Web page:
UNESCO? U-Must-Go! Sukhothai Historical Park: 70km² of Ancient Ruins
The Living Museum: Sukhothai Historical Park
Sukhothai Historical Park is a window into history. It’s less well known than its famous cousin, Ayutthaya, but is all the more impressive for the lack of tourists and the quiet, peaceful atmosphere. This is sightseeing on a grand scale, with ancient city ruins sprawling over 70 square kilometers of land. If you want to see a different, more traditional side of Thailand then this is a great place to kick back for a couple of days. Here’s our guide to visiting Sukhothai historical park.
Dive into Thai History
Sukhothai is old. Really old! The first buildings were constructed in the early 1200’s, when much of the rest of the world was still arguing over whether the wheel was a good idea. It was the first capital of the Kingdom of Siam and its name literally means ‘Dawn of Happiness’ in Siamese; a romantic name for a special place.
With over 190 ruins spread over the 70 sq kms this is a site that needs a bit of time to explore. The restoration work has been extensive and it’s easy to imagine the former glory of the place as you wander through the corridors, parks and palaces of ancient royalty.
Highlights of Sukhothai
With so much to see at Sukhothai it’s easy to be overwhelmed. If you’re restricted on time then go for the big-hitters to maximize the wow factor! Start at the center of the old city quadrangle to view the ruins of the royal palace, and then move on to the grand Wat Mahathat which is the largest temple on the site. Pass by Wat Sa Si for some more temple architecture and end up at the Ramkhamhaeng National Museum to see relics and restoration stories from the complex. Entry to the main site is only a few dollars so costs won’t hold you back.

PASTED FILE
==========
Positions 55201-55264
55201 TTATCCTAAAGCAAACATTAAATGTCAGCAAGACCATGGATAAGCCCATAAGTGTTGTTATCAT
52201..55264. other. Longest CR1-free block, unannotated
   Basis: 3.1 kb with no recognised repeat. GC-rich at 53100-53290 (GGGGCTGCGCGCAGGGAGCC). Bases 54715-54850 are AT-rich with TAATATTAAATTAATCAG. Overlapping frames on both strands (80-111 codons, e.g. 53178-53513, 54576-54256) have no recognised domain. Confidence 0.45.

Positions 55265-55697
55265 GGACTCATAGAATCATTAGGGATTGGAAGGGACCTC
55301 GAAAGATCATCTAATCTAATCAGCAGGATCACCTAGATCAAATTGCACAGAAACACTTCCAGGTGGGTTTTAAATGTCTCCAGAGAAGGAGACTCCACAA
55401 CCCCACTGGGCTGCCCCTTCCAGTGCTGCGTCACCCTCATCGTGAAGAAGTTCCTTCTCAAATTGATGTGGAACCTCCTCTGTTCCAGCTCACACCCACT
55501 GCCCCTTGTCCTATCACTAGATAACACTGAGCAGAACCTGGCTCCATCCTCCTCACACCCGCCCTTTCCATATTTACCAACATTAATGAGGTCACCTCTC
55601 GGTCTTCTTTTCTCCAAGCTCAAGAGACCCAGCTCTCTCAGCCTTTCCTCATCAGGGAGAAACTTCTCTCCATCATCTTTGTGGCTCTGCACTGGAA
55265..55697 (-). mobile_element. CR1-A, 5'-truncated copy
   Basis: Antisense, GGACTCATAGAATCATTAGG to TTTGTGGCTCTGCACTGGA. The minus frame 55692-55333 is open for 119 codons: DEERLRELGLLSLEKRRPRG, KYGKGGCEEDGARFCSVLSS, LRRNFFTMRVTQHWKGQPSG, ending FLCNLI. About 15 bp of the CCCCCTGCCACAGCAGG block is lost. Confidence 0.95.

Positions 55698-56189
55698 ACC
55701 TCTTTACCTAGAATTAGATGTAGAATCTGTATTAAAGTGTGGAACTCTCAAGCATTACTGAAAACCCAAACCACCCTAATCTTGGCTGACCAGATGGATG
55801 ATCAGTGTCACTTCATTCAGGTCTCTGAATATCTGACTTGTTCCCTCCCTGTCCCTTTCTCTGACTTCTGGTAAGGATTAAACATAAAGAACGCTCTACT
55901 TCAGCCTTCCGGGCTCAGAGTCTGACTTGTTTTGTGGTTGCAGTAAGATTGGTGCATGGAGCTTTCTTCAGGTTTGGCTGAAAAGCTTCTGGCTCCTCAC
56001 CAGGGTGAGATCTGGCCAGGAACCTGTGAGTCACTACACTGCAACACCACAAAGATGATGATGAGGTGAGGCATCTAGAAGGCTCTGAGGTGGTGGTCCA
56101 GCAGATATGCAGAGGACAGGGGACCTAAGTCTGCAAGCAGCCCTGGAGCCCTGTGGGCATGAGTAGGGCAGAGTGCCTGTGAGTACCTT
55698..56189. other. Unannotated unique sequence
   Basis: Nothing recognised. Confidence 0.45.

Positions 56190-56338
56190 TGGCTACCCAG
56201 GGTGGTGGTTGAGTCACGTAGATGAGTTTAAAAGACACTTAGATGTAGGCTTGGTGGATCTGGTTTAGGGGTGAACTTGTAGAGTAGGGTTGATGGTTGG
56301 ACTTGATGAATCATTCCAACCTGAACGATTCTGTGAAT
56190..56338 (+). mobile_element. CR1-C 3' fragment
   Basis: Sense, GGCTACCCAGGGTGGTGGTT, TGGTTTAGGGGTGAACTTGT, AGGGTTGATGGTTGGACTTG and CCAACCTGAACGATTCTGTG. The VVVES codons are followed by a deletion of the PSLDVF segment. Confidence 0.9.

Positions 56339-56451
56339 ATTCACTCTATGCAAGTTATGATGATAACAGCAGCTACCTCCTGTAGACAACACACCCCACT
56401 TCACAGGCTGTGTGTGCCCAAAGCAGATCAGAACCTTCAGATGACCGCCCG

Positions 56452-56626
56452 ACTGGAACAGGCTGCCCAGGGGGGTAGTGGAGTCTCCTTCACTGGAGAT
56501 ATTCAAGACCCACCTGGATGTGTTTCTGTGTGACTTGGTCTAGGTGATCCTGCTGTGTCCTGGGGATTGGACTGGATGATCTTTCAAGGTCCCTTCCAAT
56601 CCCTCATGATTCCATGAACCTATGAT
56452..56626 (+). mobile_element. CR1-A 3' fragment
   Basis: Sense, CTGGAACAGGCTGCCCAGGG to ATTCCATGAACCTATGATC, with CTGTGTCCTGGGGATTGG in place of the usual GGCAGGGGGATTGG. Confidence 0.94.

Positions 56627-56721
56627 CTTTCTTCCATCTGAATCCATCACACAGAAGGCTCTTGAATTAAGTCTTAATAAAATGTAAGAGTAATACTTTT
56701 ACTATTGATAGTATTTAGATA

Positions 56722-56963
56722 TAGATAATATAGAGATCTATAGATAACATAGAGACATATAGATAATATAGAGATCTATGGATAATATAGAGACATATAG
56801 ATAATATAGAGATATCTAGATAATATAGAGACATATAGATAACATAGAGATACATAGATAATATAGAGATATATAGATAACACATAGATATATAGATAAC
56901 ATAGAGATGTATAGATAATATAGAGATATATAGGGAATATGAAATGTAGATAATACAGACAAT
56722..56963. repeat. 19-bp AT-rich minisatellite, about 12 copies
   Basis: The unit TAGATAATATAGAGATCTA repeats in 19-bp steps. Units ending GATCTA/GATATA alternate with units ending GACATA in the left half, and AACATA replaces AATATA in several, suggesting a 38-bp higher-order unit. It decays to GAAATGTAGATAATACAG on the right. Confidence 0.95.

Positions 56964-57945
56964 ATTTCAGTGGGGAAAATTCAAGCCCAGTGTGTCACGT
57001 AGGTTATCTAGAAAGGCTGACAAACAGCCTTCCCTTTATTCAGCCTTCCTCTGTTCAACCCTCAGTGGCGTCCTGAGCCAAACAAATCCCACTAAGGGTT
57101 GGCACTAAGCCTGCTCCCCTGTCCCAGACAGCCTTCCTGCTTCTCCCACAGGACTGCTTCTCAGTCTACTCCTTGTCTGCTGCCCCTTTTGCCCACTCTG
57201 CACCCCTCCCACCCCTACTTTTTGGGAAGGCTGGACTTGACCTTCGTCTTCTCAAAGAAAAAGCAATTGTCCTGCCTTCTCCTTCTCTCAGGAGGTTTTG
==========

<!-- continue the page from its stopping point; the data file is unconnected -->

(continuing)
How to Get to Sukhothai National Park
Walking the site is perfectly possible if you only want to visit the attractions in the middle of the old town, but just remember how hot it can get during the middle of the day and take plenty of water with you! Renting a bicycle is another option but prepare yourself for a 12km to get to the park entrance from the new town first…
We recommend renting a scooter as it gives you the freedom to visit wherever you please without turning the day into an endurance workout. If you’d rather let someone else take the strain then there are regular buses, and plenty of tuktuk and red truck songthaew drivers in the new town who will be more than happy to act as your charter hire for the day.
Accomodation and Eats
There’s a beautiful boutique hotel in the old city but unless you’re feeling particularly flush with cash you’re going to end up staying in the new town. Accommodation clusters around the river along route 12 and you can take your pick from everything from budget hostels to very decent 4 star hotels.
Eating isn’t a problem- like all Thai towns, food is ubiquitous and tasty. If you can time your visit to include a Saturday night then check out the walking street market outside the Sa Sri temple. It’s designed to replicate the glory days of Sukhothai and serves up some traditional delicacies that you might not find elsewhere. If you’re vegetarian then ask the ingredients first, some of them are a bit obscure!
Sukhothai is pretty much in the center of the country, sitting 400 km north of Bangkok and 300 km south of Chiang Mai. Taking the train is a great way to see the countryside but there’s no station in town; instead head for Phitsanulok and then jump on a bus (about 1 hour).
Buses are cheap and cheerful but not particularly fast, with the hop from Bangkok taking around 7.5 hours. It only costs about 500 baht ($15 US) though so you’ll have money left over for a beer when you get there! Kick back, watch the scenery roll past and look forward to a great time exploring this historical gem.